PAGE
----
Alex Tyus, a former University of Florida Gators basketball star might have one of the most interesting stories in European basketball today. During his time with the Gators, Tyus decided to embark on a personal journey and convert to Judaism. After hosting his 2011 NBA draft party at the University’s Hillel, Tyus was not selected in the draft. Shortly after the draft, Tyus signed a contract with Israeli basketball club Maccabi Ashdod.
In the fall of 2011, Tyus arrived in Israel and began to impress the press and the fans. Alex had a breakout season averaging 13.3 points per game while shooting a sizzling 66 percent from the field. Tyus also led his team in rebounding averaging 8.3 rebounds per game. Many scouts from European clubs began to gain interest in Tyus as well local powerhouse Maccabi Tel Aviv.
Thanks to his change in status, Tyus qualified to be a member of the Israeli national team. To many people’s surprise, Tyus was invited to join the national squad during the summer as it attempted to qualify for the 2013 Eurobasket finals. Tyus was a key player in the squad as it finished in second place with a record of 6-4.
Last July, Cantu, a member in the top division of Italian basketball and a participant in the Euroleague, announced it had signed Tyus.
This year Tyus had a highlight season, which included multiple No. 1 top 10 Italian League plays of the week, and has strived during his brief Euroleague career to prove he’s fit for the big leagues.
Italian European basketball expert and Sportando Emiliano Carchia spoke with Haaretz and said, “Alex Tyus started the season above expectations, than he had some problems (he was also hospitalized for a few days). In the last few games he improved his game again. Cantu is expecting a lot from him for the playoffs and I am sure he will step up for the playoffs.”
Haaretz spoke with Tyus, as his team is battling in the Serie A playoffs. He discussed his time in Italy, representing Israel and his future aspirations.
What has been your favorite part about playing in Italy?
“My favorite part about playing in Italy is the level of competition teams wise, playing in one of the best leagues in Europe and also how big the basketball is in every city considering how big Italy is.”
What has the transition been like from Israel’s Super League to the Euroleague and Serie A?
“I think I have made a very good transition. The biggest difference is that the intensity of the games is higher in the Serie A league.”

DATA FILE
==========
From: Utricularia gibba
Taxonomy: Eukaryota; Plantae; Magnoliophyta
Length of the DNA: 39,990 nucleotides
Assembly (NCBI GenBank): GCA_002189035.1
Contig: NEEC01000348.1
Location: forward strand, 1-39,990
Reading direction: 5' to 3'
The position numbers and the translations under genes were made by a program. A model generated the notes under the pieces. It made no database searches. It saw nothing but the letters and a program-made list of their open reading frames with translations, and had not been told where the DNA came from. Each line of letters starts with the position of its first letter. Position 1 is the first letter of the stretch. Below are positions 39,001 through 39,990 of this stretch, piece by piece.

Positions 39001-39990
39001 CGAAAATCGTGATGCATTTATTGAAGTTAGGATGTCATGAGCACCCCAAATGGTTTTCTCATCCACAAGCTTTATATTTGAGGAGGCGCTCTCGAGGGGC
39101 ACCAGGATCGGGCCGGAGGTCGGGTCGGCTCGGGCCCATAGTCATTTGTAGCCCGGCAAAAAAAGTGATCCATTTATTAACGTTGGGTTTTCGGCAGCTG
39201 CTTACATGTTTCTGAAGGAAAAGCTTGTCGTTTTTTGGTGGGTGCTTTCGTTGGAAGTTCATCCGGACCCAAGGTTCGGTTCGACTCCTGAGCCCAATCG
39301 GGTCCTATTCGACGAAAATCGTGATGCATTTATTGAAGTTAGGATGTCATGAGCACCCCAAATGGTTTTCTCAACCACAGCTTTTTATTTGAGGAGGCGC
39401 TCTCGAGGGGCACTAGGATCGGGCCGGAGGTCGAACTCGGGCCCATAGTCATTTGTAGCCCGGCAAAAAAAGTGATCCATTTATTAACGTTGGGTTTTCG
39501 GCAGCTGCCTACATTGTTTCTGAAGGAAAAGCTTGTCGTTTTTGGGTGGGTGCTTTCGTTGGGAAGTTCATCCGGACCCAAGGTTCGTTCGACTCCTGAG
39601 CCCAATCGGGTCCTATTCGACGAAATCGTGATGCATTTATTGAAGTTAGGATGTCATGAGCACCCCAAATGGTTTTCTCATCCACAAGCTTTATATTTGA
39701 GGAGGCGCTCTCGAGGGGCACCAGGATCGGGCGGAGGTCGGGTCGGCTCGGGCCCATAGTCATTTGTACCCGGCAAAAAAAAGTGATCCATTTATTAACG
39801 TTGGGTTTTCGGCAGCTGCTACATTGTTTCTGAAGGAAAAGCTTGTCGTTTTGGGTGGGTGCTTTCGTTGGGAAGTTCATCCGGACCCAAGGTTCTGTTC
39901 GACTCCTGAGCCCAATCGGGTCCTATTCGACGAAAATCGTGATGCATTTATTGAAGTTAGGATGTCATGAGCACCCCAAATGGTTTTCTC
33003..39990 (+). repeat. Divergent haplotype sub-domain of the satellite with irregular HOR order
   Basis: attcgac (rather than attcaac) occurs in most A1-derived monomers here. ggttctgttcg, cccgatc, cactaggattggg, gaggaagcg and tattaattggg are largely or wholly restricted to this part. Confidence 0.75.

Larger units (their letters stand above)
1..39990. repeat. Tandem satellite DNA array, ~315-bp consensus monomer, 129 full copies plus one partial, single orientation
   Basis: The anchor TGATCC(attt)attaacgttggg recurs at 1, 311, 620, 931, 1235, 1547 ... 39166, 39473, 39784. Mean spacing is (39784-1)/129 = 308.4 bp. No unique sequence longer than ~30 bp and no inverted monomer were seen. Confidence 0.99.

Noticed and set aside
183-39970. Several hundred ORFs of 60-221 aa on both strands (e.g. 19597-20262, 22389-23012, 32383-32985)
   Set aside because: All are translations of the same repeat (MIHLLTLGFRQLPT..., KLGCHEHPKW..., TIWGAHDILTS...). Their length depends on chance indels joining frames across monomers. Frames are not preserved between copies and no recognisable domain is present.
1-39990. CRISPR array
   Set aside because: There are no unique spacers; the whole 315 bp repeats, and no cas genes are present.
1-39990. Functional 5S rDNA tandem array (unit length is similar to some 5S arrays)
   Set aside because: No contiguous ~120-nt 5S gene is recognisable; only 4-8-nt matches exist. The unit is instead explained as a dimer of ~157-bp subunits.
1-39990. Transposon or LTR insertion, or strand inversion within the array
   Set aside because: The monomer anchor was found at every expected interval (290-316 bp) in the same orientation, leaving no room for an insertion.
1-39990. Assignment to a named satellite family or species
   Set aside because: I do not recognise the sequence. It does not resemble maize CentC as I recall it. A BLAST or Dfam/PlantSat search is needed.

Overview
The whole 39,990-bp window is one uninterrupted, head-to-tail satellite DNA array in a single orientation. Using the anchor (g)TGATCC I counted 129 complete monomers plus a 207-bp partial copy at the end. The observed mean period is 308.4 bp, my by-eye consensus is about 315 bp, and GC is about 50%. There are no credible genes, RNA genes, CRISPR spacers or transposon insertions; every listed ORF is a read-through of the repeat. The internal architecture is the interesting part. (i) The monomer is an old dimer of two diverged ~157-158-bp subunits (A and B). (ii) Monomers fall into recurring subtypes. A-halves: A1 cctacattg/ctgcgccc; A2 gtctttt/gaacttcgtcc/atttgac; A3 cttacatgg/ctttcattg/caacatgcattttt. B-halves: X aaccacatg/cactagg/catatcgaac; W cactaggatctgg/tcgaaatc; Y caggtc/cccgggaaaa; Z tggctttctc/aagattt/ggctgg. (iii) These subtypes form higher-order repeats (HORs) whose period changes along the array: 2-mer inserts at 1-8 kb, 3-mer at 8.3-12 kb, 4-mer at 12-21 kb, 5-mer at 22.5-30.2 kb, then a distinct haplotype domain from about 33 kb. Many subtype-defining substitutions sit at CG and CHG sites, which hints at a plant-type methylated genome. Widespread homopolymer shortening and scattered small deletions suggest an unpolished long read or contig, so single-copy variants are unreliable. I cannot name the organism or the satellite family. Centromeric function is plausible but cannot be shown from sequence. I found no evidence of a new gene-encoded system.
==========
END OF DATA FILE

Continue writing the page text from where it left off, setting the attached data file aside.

When this season ends, attention will return to the Eurobasket finals. Some of the top European players in the NBA will be participating this summer, including Bulls All-Star Joakim Noah for France, Ricky Rubio for Spain, and many more active NBA players.
Tell us what you are most looking forward to in this summer’s Eurobasket.
“I am really excited about playing with my Israeli teammates, having the chance to play against the NBA players and by representing Israel.”
How excited are you that you are able to represent the country of Israel on a world stage?
“I am extremely honored, it’s a dream to be able to represent Israel, I am very proud.”
Have you missed Israel the past year? If so, what did you miss most about it?
“Yes I have missed Israel for a lot for many of reasons. One of the main reasons would have to be all of my friends and Israeli families.”
Can you describe what life has been like for you since you left the University of Florida and where you are now?
“Life has been amazing. I feel that a lot happened very quickly that I didn’t even plan or ever think that could happen the past two years. I honestly can say I would not change anything that has happened.”
Do you still keep in contact with all the guys from Maccabi Ashdod and Coach Ofer Berkovich?
“I haven’t really spoke with the coach, but I have spoken to some of the players and kept in touch with them.”
What are your goals for the next few years, do you still aspire to reach the NBA?
“The NBA is a possibility. I may play in a summer league in the future, but it all depends on how things play out. If I decided to continue to just play overseas I wouldn’t be to upset about that.”